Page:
Saturday, June 17, 2006

Book Six: Absolutely, Positively Not by David Larochelle

219 pages, read from 7 p.m. to 8:20, minus 5 minutes for reading A Magic Schoolbus book aloud


"Why are we so clueless?
Why are we so slow?
When it comes to coming out,
why are we the last ones to know?"

--Romanovsky and Phillips

Sixteen-year-old Steven has an ugly secret: he likes to square dance. But when a very cute new teacher named Mr. Bowman arrives at his school, Steven begins to wonder is being a closet square dancer might not be his only ugly secret. And so he begins a ridiculous journey of self-denial, as he attempts to convince himself he is absolutely, positively not gay.

Following the advice of a pathetically outdated library book, Steven first tries hanging out with the most macho clique in the cafeteria, but all it gets him is the nickname "Upchuck." Next comes aversion therapy with a rubber band, which only makes him realize how astonishingly often he thinks about things he shouldn't be thinking about: "Did other guys think about women as much as I thought about men?" Finally he tries dating, discovering that girls love the way he helps them clean their basements, shovels their walks, and listens to their problems... but attempting to make out with one winds up being something he absolutely, positively can't do.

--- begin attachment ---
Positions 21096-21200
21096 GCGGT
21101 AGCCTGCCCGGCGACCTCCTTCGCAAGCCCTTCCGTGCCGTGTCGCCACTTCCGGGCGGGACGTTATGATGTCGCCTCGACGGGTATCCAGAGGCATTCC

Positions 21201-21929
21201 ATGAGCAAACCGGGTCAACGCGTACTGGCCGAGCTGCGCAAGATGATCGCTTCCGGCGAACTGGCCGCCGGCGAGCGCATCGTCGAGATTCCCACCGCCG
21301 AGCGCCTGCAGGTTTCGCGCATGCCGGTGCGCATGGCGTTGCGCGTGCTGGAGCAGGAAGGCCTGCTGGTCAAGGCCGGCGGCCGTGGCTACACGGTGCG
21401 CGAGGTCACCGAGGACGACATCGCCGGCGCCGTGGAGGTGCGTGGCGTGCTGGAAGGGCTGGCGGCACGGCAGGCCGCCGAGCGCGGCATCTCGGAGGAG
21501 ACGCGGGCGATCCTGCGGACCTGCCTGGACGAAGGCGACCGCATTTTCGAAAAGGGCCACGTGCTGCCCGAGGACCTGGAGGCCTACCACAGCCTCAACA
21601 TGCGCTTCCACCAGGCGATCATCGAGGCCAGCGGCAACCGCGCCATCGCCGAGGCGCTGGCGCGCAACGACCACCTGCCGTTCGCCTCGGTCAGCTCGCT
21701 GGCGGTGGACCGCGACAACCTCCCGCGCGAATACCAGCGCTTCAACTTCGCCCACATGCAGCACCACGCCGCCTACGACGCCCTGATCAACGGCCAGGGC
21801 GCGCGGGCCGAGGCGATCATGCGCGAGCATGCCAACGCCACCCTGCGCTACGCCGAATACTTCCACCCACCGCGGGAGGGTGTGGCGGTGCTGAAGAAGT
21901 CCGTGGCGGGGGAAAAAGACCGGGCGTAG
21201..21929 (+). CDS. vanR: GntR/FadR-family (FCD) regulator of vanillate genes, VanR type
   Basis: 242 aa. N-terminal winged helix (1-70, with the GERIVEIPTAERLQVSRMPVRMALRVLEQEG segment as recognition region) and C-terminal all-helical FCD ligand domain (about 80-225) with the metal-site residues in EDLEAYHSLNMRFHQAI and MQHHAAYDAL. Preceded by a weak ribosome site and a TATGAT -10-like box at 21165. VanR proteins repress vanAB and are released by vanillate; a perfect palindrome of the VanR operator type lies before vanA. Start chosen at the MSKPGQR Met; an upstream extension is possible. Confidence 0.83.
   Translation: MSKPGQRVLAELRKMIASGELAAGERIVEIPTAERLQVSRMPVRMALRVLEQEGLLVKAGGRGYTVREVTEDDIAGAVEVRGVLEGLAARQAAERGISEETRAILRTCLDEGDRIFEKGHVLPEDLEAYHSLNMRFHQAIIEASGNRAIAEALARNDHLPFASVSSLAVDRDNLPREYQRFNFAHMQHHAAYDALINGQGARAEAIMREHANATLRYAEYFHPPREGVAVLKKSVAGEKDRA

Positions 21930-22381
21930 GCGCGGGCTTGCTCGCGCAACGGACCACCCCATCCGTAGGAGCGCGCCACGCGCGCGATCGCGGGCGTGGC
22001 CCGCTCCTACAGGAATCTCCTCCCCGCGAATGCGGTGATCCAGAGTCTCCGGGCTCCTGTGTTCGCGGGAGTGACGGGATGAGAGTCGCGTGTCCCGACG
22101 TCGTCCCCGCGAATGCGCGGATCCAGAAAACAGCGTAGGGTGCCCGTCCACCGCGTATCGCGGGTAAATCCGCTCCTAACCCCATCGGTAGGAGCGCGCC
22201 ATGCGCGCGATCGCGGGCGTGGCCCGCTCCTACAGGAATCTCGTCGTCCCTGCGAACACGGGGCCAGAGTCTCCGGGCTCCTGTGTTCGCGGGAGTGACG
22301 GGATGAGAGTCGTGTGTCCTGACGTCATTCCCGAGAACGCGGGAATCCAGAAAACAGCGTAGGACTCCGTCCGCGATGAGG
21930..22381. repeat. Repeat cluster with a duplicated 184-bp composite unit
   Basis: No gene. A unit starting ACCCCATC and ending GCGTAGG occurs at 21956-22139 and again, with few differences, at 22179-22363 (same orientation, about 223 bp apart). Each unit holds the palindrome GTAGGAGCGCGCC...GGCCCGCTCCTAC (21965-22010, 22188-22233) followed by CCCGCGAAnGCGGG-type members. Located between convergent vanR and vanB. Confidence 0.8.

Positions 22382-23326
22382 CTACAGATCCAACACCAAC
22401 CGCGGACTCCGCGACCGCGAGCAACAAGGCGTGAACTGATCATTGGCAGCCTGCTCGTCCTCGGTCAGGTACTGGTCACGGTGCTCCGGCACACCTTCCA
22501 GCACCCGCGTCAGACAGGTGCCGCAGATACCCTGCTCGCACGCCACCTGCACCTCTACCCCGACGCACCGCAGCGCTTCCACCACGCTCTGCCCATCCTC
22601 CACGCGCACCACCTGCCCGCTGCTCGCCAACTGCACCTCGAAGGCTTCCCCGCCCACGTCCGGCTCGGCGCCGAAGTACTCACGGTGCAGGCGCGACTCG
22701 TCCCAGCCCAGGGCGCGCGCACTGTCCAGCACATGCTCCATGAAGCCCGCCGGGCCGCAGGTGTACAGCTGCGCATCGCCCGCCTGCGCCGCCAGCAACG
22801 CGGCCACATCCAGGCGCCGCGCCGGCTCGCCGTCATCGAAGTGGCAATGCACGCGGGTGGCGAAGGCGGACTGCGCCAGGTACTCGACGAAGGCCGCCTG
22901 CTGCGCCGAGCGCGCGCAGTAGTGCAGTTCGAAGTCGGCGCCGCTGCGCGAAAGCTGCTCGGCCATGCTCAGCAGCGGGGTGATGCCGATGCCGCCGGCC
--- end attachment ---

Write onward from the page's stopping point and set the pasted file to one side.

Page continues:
Finally, in one of the funniest scenes of the book, Steven breaks down and comes out to his best friend Rachel--and just as Romanovsky and Phillips once wrote, she and everyone else in her family are utterly unsurprised. "To complete the family picture, Rachel's ten-year-old sister, Tracy, pushed her way through the door. 'DON'T SAY IT!' I cried. 'Don't you dare tell her anything!'... At last Rachel's little sister spoke. 'Did Steven finally tell Rachel he was gay?'"

Although generally screamingly over the top, there are moments of real feeling in this story, as when Steven discovers that though the teacher he idolized is probably gay too, he cowardly laughs at faggot jokes. And Steven's desperate longing just to find someone he can talk to about being gay is far from funny. But all ends reasonably happily, after much, much laughter. (14 & up)

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